Ever since I was a child watching movies like Free Willy and Flipper (and more recently family-friendly films like (Big Miracle, Dolphin Tale, and Whale Rider), I’ve been captivated by stories of highly intelligent marine mammals: whales and dolphins—or cetaceans, for their scientific name! Since then, there has been more attention paid to these creatures in the wild, including how they play and strategize, how human activities affect them, and what we can learn from them. While I enjoy reading books about dolphins and whales, I also love watching nature documentaries: in these movies, the world under the sea comes to life thanks to the work of many skilled filmmakers and high-definition underwater cameras. They reveal amazing sights previously hidden to us and reinforce how humans can be both a source of danger and of hope to the ocean. Check out these fascinating dolphin and whale documentaries:
Narrated by Stephen Fry, this 3-episode documentary series features many different types of whales, including the blue whale, the largest known animal to have ever lived on Earth—bigger even than the dinosaurs! This series is unusual because it explicitly tells the story from the perspective of the cameramen, those who are usually silent behind the camera. Experienced underwater cameramen Doug Allan and Didier Noirot are some incredibly brave people, venturing into Arctic temperatures and getting as close as possible to such huge creatures who could seriously injure or even kill them with a flick of their tail.
Although I loved visiting Sea World as a kid and sitting in the “splash zone” at Shamu Shows, I would feel seriously conflicted about going back after watching this profoundly disturbing documentary. The film covers a killer whale in captivity named Tilikum, who has been responsible for killing several of his trainers. Such attacks happen often in captivity but are rare in the wild. The filmmakers posit that keeping such intelligent wild creatures in small artificial tanks is the height of cruelty. One of the most haunting images in the film is that of the collapsed dorsal fins that many orcas in captivity develop, which are unusual to see in the wild (hypothesized to be because the whales in captivity don’t have enough space to swim around and keep their fins upright).
If you saw Blackfish and want to learn more, check out the book that spawned the influential documentary, Death at SeaWorld: Shamu and the dark side of killer whales in captivity.
Pierce Brosnan narrates this documentary, which was filmed all throughout the globe, touching on creatures in each of the five oceans. While whales and dolphins are heavily featured, the film includes many other oceanic dwellers, such as sharks, birds, crabs, turtles, otters, and the lovely colourful sea slug called the “Spanish dancer.” All films about the ocean tend to be visually stunning, but this one is particularly so. I would have loved to see it in the theaters or even on an IMAX big screen. In addition to presenting scenes of wonder, though, the film meditates on the current state of the oceans due to the effects of pollution, rising sea temperatures, overfishing, and other environmental problems, ending with the line, “Instead of asking, ‘What exactly is the ocean?’ maybe we should be asking, ‘Who exactly are we?’”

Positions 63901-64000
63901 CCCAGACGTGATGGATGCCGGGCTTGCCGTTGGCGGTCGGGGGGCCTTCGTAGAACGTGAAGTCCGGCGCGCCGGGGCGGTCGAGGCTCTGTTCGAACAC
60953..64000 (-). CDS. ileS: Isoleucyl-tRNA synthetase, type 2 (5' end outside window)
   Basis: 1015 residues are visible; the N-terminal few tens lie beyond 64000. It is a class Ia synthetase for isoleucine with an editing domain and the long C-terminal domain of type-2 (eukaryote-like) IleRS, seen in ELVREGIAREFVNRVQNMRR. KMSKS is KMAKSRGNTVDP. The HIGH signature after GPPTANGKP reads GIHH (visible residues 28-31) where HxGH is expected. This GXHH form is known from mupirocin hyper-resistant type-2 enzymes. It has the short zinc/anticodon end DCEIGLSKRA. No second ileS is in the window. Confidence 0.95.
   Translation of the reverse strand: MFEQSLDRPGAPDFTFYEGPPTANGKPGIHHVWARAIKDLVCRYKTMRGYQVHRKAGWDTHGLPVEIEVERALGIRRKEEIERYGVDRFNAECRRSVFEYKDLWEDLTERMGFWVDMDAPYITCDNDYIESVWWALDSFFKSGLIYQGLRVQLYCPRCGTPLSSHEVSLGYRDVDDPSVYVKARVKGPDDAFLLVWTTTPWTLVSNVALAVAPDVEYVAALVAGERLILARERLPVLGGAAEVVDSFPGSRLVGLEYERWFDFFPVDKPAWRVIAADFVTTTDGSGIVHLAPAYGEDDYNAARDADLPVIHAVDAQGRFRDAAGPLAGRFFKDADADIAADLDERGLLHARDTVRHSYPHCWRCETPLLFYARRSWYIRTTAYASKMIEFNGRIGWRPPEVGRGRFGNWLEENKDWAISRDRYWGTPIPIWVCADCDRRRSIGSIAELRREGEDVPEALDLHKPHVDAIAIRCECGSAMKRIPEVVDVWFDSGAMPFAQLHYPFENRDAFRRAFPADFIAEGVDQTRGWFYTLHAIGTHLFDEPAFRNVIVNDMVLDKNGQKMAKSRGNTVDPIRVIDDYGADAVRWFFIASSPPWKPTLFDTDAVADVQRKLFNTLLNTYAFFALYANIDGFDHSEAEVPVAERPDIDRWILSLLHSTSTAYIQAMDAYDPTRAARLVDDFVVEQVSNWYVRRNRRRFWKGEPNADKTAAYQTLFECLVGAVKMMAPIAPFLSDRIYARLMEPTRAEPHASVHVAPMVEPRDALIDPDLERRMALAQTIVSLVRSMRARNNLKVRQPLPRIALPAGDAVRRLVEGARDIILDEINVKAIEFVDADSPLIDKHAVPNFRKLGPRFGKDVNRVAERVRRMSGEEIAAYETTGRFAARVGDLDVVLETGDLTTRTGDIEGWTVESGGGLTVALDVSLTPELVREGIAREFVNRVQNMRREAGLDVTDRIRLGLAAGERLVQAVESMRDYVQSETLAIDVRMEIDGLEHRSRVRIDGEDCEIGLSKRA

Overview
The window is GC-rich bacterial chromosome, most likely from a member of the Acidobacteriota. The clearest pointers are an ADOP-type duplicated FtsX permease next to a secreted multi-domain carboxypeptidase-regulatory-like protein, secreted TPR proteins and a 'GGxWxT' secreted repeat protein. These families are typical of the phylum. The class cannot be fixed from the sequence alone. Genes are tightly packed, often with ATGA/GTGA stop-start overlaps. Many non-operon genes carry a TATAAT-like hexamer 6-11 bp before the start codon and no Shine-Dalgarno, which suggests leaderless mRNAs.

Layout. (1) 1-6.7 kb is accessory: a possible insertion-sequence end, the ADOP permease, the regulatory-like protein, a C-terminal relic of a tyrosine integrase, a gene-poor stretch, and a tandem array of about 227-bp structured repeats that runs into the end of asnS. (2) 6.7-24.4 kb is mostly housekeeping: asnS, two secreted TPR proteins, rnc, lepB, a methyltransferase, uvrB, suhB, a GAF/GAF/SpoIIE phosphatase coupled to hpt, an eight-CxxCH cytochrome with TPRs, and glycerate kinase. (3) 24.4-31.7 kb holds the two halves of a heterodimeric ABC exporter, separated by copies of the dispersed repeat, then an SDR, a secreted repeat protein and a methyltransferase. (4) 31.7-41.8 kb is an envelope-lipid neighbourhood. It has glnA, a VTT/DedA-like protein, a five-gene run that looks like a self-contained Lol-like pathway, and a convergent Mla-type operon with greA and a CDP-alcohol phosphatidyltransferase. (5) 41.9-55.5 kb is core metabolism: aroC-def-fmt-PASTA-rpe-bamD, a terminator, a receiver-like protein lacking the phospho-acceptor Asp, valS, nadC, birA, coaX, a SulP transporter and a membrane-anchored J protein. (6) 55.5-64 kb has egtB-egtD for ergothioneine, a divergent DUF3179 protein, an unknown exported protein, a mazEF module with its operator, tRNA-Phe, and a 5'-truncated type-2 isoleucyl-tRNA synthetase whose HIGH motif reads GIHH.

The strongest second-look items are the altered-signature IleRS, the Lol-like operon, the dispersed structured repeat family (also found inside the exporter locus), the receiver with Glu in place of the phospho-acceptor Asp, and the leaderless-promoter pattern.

Awarded the Oscar for Best Documentary in 2010, this documentary works more like a fast-paced thriller with the filmmakers trying to get photographic evidence of a horrifying secret dolphin hunt that goes on in the small cove of Taiji in Japan. The documentary is told from the perspective of activist Ric O’Barry, a former dolphin trainer who helped capture the wild dolphins who shared the lead role in the television series Flipper (based on the movie of the same name). After the movie and TV series helped to popularize dolphin shows, O’Barry became consumed with guilt and remorse when he witnessed how captivity caused the dolphins such suffering. In Taiji, the filmmakers go into detail about how those involved in the hunt attempt to suppress reporting and prevent locals from knowing what goes on, and after seeing the visceral and distressing footage, I understood why. I appreciated how the filmmakers put the hunt into context and went into detail about whaling practices and what happens to the dolphin meat, which is dangerously high in mercury.
Produced by Ryan Reynolds and Scarlett Johansson, this heartbreaking documentary tells the story of Luna, a two-year-old orca who in 2001 was separated from his family in Nootka Sound, off the coast of Vancouver Island. Because killer whales have strong social ties to each other and Luna was alone, he decided to make friends and play with local fishermen and townspeople, coming up to boats in the Sound and begging for attention. Watching the footage, it was clear that Luna had emotions and was lonely. But whether all that contact with humans was good for him was less clear. Luna eventually found himself in the middle of a political controversy between the Department of Fisheries and Oceans, who wanted to take him away into captivity, and the local people, including those of the Mowachaht/Muchalaht First Nations, who believed Luna was a reincarnation of their former chief and wanted him to be left alone. Regardless of the politics, though, it was very moving to see the depth of the connections that Luna formed with the people of Nootka Sound.
If you want to learn more about Luna, check out the book, The Lost Whale: the true story of an orca named Luna.